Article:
Nikon has announced the D7100 – the new mid-range DSLR with APS-C sized sensor. Main advantages over the now more than two years old D7000 revolve around the new 24 megapixel sensor without anti aliasing filter, 51-opint auto focus system and the ability to shoot up to 7 frames per second in crop (2x) mode. The recommended Nikon D7100 price is around $ 1,200 body only and $ 1,600 with 18-105 F/3.5-5.6 VR lens. The shipping will start in about a month.
Nikon D7100 main specifications:
- 24.1MP APS-C CMOS sensor, no AA filter, 6000 x 4000
- EXPEED 3 processor
- ISO 100-6,400 (native), 50-25,600 (extended)
- 1/8000 shutter speed
- 1/250 flash x-sync
- 6 fps continuous shooting in DX mode, 7fps in 1.3X crop mode
- 51 point AF system, 15 cross type
- Spot white balance in live view mode
- 1080 60i/30p video, built-in stereo mic, mic jack and monitoring jack
- Pentaprism with 100% coverage, 0.94X magnification
- Fixed 3.2″, 1.2m-dot LCD screen
- Water and dust resistance (equivalent to D800/D300S)
- Double SD card slots
- Built-in pop-up flash
Nikon D7100 sensor is probably a variation of the sensor used in Nikon D3200 and Nikon D5200. It has the same high pixel count (24 megapixels) but distinguishes from older brothers for not having an anti-aliasing filter. This is a different approach than in Nikon D800E which has two filters which cancel each other out. Main advantage you should see in real life is higher image sharpness, but it could be more prone to Moire effect.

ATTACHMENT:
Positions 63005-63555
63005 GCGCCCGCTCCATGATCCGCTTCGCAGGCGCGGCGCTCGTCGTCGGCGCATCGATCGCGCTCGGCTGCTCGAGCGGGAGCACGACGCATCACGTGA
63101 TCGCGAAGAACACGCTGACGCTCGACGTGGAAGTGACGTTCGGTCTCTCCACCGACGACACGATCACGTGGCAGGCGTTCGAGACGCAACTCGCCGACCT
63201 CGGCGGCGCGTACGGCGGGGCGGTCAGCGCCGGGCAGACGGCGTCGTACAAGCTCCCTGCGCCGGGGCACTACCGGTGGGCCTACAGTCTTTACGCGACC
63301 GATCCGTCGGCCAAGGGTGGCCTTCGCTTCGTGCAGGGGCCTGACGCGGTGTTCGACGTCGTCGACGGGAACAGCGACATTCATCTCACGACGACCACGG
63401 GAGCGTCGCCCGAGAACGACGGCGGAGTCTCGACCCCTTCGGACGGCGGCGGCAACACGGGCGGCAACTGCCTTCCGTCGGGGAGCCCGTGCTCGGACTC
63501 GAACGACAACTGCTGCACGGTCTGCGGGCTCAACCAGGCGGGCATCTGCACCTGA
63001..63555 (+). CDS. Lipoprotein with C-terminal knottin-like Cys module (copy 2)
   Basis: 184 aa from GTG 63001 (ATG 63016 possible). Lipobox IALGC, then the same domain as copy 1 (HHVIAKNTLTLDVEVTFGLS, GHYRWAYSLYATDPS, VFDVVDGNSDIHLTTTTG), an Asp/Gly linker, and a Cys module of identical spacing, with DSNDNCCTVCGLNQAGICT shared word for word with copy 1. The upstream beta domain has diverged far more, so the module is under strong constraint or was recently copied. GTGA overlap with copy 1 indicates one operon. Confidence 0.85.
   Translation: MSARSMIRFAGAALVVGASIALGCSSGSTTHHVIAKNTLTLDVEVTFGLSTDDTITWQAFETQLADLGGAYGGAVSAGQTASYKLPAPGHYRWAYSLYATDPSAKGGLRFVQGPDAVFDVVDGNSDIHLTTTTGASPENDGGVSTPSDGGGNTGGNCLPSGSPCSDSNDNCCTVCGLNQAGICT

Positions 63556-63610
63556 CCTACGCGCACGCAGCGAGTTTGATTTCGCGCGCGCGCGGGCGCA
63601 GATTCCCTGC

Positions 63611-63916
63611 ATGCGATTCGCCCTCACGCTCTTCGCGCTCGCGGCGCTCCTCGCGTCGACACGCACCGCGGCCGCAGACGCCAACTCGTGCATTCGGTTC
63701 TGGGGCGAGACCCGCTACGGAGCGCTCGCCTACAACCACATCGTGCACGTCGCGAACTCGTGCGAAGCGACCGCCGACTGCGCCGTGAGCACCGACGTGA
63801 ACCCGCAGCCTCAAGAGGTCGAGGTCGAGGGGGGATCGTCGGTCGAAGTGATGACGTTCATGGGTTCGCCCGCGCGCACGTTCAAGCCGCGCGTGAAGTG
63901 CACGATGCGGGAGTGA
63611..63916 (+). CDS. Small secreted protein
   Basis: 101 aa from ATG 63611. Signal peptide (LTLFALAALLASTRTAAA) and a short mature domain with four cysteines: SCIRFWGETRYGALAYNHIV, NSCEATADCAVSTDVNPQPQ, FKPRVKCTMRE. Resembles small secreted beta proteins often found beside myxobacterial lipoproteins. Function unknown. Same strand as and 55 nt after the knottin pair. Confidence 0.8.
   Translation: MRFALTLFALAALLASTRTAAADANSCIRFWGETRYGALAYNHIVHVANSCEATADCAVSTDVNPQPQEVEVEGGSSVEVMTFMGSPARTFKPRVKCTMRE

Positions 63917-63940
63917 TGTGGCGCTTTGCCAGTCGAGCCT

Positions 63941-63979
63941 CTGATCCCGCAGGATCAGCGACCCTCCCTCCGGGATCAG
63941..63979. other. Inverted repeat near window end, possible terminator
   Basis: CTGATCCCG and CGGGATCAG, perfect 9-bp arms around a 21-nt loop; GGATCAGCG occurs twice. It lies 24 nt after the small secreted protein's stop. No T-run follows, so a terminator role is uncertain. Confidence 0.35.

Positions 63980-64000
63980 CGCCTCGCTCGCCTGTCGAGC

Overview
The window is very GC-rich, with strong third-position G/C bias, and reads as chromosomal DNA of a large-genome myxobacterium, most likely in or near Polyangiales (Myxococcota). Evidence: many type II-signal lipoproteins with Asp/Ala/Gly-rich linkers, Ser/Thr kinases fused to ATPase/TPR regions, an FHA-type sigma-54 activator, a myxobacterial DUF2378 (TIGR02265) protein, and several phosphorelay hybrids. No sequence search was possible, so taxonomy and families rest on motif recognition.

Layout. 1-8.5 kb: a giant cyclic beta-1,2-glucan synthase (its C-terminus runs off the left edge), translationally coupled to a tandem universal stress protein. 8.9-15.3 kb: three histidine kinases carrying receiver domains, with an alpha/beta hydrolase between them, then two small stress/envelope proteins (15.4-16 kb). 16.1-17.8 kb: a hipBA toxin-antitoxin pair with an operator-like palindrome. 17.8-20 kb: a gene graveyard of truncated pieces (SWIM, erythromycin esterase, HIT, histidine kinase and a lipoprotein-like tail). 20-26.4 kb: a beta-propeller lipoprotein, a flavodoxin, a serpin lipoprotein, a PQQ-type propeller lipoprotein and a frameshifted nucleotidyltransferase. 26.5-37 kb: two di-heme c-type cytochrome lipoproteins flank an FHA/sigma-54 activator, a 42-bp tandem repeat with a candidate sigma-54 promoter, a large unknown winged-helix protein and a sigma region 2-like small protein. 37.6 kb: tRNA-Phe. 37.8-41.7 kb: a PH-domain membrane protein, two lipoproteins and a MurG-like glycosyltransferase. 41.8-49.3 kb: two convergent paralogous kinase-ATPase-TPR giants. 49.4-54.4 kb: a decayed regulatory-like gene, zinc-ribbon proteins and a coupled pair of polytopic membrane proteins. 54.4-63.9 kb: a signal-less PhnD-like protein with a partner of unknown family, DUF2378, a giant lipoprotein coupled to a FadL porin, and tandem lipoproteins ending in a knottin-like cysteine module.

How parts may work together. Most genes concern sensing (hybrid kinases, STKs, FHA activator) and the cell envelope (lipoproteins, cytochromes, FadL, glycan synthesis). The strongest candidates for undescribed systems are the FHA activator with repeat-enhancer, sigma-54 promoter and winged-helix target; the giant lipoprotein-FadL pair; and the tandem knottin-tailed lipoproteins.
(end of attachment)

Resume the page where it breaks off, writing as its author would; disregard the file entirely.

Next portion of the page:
Nikon D7100 auto focus uses a significantly better Multi-cam 3500DX unit familiar from Nikon D300S. It has 51 AF points (15 cross type); older D7000 had 39 points. It is able to focus down to -2EV and should feel like home in fast action shooting like sports or wildlife.
Nikon D7100 viewfinder uses a pentaprism with 100% coverage and 0.94x magnification what is excellent for this class. The virtual horizon indicators in viewfinder work in the same way as in D800; they are shown as overlay for both horizontal and vertical pitch.
Nikon D7100 continuous shooting is available at 6fps using full resolution, and 7fps in crop mode (2x in 35mm eq.; around 15MP resolution) When used in crop mode, AF points cover almost the whole frame what is very useful for sports and action photographers.
Nikon D7100 battery grip MB-D12 will also be available; it has the option to use either Li-Ion or AA batteries.
The main competitor to Nikon D7100 should be the yet unannounced Canon EOS 70D; but I expect it will see the light of the day very soon, probably next month. You can expect a Nikon D7100 review as soon as I get my hands around one, probably in month or two.
Nikon D7100 body only price is around $ 1,200 and $ 1,600 with 18-105 F/3.5-5.6 VR lens and will be available in second half of March 2013.